Can we learn to be tender even if we can’t fix each other’s pain? How would our world be different if men had permission to be vulnerable in public?
Inspired by the Pope’s TED Talk, Courtney issues an invitation and a challenge to slow down, notice, and make room for brave tenderness.
A lesson on gilding our flaws; the fresh air of the Easter and Passover season; a visual tour of a haunting ritual; and Brené Brown’s encouragement for those who are done with fear.
From the wrestling mat to challenging conversations in our own living rooms — the virtue of facing our deepest discomforts head-on.
To stay curious and questioning in the modern world can be a lonely endeavor, and yet there is refuge and wisdom when we gather. Courtney Martin on restoring our moral imaginations, together.
The tension we’re living through requires our sincerest attention, but we must also nurture our relationships with joy. Trent Gilliss offers hopeful words on fostering communities of humility and understanding, with love and laughter at their center.
Scholar and activist Frances Kissling speaks of good will and understanding, rather than agreement or victory, as bridges between difference.
In the wake of tragedy, how do we respond with resilience? How do we continue to love across boundaries?
“Sometimes the pain of the world seems incomprehensible. And if there’s anything that balances it, it’s wonder at the world, the amazingness of people.” Mindfulness meditation teacher Sylvia Boorstein gives counsel on finding joy and spiritual practice embedded in the rhythms of everyday life.
Researcher and scholar Brené Brown speaks of the value and power of adversity to give rise to the astonishing strength of which we are all capable.
Being part of the human race means embracing the fullness of people’s behaviors. Parker Palmer on the demanding path toward wholeness with Rumi, Merton, and other mystics as his escorts.
The writer’s life can be an excruciating one, especially for our host. She reveals the vulnerability of exposing herself and staying true to her subject — and even tweeting it out.
“Why did you stay?” A brave woman recounts her own encounter with domestic abuse and unravels the complexity of human relationships — of love and loss, of violence and tenderness, of the vicious cycles we sometimes can’t extract ourselves from.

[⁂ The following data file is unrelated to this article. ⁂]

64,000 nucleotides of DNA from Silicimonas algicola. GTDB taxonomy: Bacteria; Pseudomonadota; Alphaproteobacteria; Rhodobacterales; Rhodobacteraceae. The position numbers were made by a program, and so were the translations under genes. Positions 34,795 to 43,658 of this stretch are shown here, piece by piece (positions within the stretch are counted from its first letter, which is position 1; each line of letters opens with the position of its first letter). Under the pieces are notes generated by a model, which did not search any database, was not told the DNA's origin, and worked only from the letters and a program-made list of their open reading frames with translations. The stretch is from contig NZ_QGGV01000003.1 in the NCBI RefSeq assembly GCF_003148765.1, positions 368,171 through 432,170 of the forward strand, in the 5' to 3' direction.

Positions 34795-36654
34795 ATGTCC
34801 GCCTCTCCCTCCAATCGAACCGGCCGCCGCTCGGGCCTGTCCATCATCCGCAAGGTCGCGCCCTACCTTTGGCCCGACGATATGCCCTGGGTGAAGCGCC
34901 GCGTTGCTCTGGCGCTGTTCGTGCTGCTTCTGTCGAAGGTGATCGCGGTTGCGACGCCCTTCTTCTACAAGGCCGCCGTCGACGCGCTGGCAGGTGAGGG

What training did we give to our fathers? A reflection on inventing, rather than inheriting, the type of father a man wants to be — for himself and his children.
This year commemorates the 100th anniversary of the Armenian genocide. An Armenian-American woman contemplates the periphery of pain, the legacy of silence and suffering — inviting the Armenian diaspora and “the world to listen with us.”
Forgiving yourself for your stupid mistakes can be really difficult. By doing so, though, Courtney Martin argues that you will not only honor those who love you deeply and you will stop beating yourself up in the process.
This week has been a whirlwind of travel and ideas on social justice, life’s unveiling, being vulnerabilities and memory. A recap of what you need to read.
We crave community and intimacy. But, are we looking for it in the wrong places — in our phones and mobile devices rather than in each others’ eyes? With Rumi as his guide, Omid Safi on needing less digital connection and more rejuvenation of heart and soul.
Mary Oliver with some 140-character gems teams up with guidelines on designing ritual for the “Nones” and an essay on the distance to suffering. Also, sharing some quotations from our new iPad app and a humanizing speech from MLK.
We build all sorts of enclosures to protect us and keep our loved ones safe from harm. But in column in poetical form, we are tasked with being vulnerable and opening those gates.
Men’s ability to maintain sustained, intimate friendships with other men may be the key to unlocking a revolution of a new type of connection — and redefining what it means to be a man in the 21st century.
How can we learn to offer feedback with grace and compassion at work and at home? Brené Brown offers a rubric for offering guidance and sitting on the same side of the table.
What happens when we choose anger and hatred over vulnerability and love? A short video with a World War II veteran who tells a personal story about being confronted by the German enemy and the power of music.
Art evolves in its iterations, and it’s fascinating to see how Doug Neill’s graphic recording session of our show with Brené Brown progresses before our very eyes.
The story behind this one powerful shot of “vulnerability and shame” from Segovia, Columbia.
Do we stop caring when there’s no hope? Moving past the headlines with personal stories that create a human connection, an emotional connection.
A compilation of time-shift tweets of Krista’s interview with Dr. Brené Brown. Was this an interview or therapy session?
One of TED’s most popular lectures, Dr. Brené Brown offers solutions on how we can deal with vulnerability, courage, authenticity, and shame.